The CIA built one of its secret European prisons inside an exclusive riding academy outside Vilnius, Lithuania, a current Lithuanian government official and a former U.S. intelligence official told ABC News this week.
Where affluent Lithuanians once rode show horses and sipped coffee at a café, the CIA installed a concrete structure where it could use harsh tactics to interrogate up to eight suspected al-Qaeda terrorists at a time.
"The activities in that prison were illegal," said human rights researcher John Sifton. "They included various forms of torture, including sleep deprivation, forced standing, painful stress positions."
Lithuanian officials provided ABC News with the documents of what they called a CIA front company, Elite, LLC, which purchased the property and built the "black site" in 2004.
Lithuania agreed to allow the CIA prison after President George W. Bush visited the country in 2002 and pledged support for Lithuania's efforts to join NATO.
"The new members of NATO were so grateful for the U.S. role in getting them into that organization that they would do anything the U.S. asked for during that period," said former White House counterterrorism czar Richard Clarke, now an ABC News consultant. "They were eager to please and eager to be cooperative on security and on intelligence matters."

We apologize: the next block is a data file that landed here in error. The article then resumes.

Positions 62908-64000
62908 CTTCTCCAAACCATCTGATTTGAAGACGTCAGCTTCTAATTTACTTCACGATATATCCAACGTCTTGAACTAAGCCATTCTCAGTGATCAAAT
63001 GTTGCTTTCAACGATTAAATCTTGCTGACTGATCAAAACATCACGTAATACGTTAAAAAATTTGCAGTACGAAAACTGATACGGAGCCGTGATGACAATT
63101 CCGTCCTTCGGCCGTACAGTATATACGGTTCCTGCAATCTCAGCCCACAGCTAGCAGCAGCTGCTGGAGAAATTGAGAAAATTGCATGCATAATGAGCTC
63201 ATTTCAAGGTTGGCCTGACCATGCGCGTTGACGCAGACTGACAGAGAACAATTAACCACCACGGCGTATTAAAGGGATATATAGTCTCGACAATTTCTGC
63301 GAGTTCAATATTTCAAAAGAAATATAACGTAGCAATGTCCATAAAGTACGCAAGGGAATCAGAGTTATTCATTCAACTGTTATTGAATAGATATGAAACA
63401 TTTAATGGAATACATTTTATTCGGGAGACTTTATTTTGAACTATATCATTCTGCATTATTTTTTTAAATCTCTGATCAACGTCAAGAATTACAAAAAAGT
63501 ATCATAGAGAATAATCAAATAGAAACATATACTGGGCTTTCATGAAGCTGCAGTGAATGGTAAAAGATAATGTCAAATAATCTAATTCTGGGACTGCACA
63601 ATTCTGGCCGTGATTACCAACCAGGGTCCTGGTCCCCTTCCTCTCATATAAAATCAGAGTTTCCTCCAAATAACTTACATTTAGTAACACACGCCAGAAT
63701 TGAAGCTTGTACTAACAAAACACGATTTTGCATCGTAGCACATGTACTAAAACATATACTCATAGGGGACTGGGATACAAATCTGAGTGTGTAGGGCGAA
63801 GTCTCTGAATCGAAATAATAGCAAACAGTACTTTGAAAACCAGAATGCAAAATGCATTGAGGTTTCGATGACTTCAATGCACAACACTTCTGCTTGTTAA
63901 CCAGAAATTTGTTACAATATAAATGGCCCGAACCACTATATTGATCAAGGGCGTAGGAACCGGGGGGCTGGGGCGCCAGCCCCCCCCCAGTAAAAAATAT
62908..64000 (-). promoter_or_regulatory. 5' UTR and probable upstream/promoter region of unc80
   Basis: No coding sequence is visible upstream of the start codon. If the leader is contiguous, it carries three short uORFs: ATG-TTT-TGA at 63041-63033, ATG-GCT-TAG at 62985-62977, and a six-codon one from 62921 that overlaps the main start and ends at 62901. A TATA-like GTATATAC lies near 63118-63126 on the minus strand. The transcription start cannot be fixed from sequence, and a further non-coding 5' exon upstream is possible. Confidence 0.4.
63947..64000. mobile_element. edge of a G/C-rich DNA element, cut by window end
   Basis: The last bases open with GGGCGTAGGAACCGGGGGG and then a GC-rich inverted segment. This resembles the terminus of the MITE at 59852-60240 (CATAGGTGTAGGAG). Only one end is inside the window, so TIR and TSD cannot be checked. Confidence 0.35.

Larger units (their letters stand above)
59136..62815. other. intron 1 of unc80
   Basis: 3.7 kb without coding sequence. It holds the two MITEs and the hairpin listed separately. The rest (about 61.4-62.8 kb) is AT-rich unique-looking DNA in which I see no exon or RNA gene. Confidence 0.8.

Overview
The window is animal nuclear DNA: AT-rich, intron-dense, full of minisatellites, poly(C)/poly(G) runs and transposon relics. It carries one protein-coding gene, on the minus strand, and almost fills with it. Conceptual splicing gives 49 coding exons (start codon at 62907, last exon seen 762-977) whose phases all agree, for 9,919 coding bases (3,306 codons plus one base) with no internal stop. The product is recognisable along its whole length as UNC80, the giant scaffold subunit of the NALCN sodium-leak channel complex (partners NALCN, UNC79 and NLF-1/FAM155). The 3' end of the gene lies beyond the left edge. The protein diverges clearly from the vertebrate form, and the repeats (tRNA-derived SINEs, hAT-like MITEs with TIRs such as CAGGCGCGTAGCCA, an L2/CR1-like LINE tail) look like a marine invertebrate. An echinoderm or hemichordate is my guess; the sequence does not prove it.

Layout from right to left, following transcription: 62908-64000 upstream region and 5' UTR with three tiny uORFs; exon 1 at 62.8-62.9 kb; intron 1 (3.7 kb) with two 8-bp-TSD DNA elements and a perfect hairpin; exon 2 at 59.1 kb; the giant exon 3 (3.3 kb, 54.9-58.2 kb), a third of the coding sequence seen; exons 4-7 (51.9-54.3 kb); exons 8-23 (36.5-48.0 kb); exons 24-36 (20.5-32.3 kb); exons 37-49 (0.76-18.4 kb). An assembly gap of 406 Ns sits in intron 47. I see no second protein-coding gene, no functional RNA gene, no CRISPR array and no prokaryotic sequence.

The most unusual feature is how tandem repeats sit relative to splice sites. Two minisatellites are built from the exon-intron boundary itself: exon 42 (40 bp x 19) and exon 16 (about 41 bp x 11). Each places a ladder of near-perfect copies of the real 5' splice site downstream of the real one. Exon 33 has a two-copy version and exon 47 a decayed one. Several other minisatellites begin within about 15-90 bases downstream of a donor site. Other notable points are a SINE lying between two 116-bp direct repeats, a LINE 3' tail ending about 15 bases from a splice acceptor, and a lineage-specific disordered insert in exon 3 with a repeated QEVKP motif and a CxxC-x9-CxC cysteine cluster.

Lithuanian president Dalia Grybauskaite declined ABC's request for an interview.
ABC News first reported that Lithuania was one of three eastern European countries, along with Poland and Romania, where the CIA secretly interrogated suspected high-value al-Qaeda terrorists, but until now the precise site had not been confirmed. Read that report here.
Until March 2004, the site was a riding academy and café owned by a local family. The facility is in the town of Antaviliai, in the forest 20 kilometers northeast of the city center of Vilnius, near an exclusive suburb where many government officials live.